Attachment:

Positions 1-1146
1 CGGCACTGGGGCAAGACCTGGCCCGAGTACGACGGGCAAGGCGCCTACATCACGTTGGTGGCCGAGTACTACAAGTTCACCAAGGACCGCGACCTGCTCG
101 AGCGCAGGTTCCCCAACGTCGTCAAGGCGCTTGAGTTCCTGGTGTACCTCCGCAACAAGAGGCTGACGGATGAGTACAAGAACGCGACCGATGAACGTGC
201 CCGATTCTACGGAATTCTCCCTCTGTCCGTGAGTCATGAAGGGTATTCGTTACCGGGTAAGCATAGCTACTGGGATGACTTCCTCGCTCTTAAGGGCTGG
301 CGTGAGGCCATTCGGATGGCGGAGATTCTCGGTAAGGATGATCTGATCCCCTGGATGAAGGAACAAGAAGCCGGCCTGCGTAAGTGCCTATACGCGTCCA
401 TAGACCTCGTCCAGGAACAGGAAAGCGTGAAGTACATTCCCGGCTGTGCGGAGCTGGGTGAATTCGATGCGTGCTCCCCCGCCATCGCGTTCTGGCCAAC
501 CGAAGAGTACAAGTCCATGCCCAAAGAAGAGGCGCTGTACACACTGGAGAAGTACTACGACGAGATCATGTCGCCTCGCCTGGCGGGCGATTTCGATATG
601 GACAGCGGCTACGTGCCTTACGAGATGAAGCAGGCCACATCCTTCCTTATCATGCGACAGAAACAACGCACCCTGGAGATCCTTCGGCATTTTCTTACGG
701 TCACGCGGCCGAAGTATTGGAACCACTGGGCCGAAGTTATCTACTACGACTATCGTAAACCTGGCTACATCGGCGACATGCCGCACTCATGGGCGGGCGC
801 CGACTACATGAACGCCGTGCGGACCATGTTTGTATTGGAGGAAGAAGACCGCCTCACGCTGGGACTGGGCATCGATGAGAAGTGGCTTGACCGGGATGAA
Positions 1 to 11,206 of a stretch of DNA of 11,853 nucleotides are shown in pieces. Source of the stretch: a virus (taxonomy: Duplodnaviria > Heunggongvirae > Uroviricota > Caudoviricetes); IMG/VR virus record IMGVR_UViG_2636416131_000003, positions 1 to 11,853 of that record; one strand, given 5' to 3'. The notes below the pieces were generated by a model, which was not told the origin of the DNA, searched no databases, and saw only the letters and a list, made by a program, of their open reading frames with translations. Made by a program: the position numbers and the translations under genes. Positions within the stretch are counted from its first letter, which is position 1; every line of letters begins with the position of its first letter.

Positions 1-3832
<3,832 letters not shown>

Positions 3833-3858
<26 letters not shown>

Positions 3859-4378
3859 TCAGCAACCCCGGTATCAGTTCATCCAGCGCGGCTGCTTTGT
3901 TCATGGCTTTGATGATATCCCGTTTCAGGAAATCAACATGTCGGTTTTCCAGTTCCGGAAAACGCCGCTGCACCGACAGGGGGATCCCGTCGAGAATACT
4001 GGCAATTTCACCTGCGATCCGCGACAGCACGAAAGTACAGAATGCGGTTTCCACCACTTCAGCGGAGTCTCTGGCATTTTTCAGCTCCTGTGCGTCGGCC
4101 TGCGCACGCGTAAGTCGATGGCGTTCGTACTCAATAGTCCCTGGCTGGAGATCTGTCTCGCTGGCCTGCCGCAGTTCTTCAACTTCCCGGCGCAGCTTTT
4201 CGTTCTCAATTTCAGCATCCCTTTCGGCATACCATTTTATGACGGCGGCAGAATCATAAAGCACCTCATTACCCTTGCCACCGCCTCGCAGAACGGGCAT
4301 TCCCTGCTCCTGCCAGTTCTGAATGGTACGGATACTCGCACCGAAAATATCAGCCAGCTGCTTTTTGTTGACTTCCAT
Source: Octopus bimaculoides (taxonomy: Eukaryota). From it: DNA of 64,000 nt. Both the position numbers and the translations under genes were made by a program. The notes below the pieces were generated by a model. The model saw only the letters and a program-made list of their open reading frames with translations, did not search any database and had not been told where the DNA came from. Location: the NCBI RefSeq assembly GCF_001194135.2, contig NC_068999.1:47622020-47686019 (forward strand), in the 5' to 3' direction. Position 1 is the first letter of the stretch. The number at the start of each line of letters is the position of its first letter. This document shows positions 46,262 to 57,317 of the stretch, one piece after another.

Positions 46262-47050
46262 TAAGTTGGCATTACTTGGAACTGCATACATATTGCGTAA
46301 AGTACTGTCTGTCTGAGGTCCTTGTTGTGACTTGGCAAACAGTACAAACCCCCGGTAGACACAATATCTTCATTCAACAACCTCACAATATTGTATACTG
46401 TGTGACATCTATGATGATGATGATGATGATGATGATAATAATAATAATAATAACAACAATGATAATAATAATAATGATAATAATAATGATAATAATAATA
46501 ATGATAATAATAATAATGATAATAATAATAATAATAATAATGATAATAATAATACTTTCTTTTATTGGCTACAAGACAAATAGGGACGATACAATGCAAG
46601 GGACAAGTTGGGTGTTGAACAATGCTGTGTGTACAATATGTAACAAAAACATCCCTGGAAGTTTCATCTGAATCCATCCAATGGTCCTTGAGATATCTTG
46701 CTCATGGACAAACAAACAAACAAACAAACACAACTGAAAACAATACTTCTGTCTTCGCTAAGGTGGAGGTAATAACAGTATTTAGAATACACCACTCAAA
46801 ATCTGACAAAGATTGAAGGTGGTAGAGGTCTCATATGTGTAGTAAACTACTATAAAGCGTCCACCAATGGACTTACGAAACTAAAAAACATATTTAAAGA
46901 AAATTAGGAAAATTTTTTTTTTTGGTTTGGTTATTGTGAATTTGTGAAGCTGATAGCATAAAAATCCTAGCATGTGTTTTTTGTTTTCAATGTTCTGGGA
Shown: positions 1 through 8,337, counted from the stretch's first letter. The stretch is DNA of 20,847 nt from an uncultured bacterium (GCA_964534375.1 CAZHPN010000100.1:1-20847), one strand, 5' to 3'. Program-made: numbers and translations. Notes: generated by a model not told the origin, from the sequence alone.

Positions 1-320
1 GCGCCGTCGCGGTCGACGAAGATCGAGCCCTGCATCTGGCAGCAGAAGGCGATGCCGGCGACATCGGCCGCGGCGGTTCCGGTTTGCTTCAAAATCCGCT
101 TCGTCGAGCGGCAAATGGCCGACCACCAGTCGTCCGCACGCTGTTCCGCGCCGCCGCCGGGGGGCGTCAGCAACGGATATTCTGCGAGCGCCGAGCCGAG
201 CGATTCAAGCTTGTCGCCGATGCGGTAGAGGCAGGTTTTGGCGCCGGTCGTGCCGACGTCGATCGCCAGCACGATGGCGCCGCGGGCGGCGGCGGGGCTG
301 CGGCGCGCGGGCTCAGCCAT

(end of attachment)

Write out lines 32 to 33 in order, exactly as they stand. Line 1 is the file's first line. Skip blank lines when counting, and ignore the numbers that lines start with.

46901 AAATTAGGAAAATTTTTTTTTTTGGTTTGGTTATTGTGAATTTGTGAAGCTGATAGCATAAAAATCCTAGCATGTGTTTTTTGTTTTCAATGTTCTGGGA
Shown: positions 1 through 8,337, counted from the stretch's first letter. The stretch is DNA of 20,847 nt from an uncultured bacterium (GCA_964534375.1 CAZHPN010000100.1:1-20847), one strand, 5' to 3'. Program-made: numbers and translations. Notes: generated by a model not told the origin, from the sequence alone.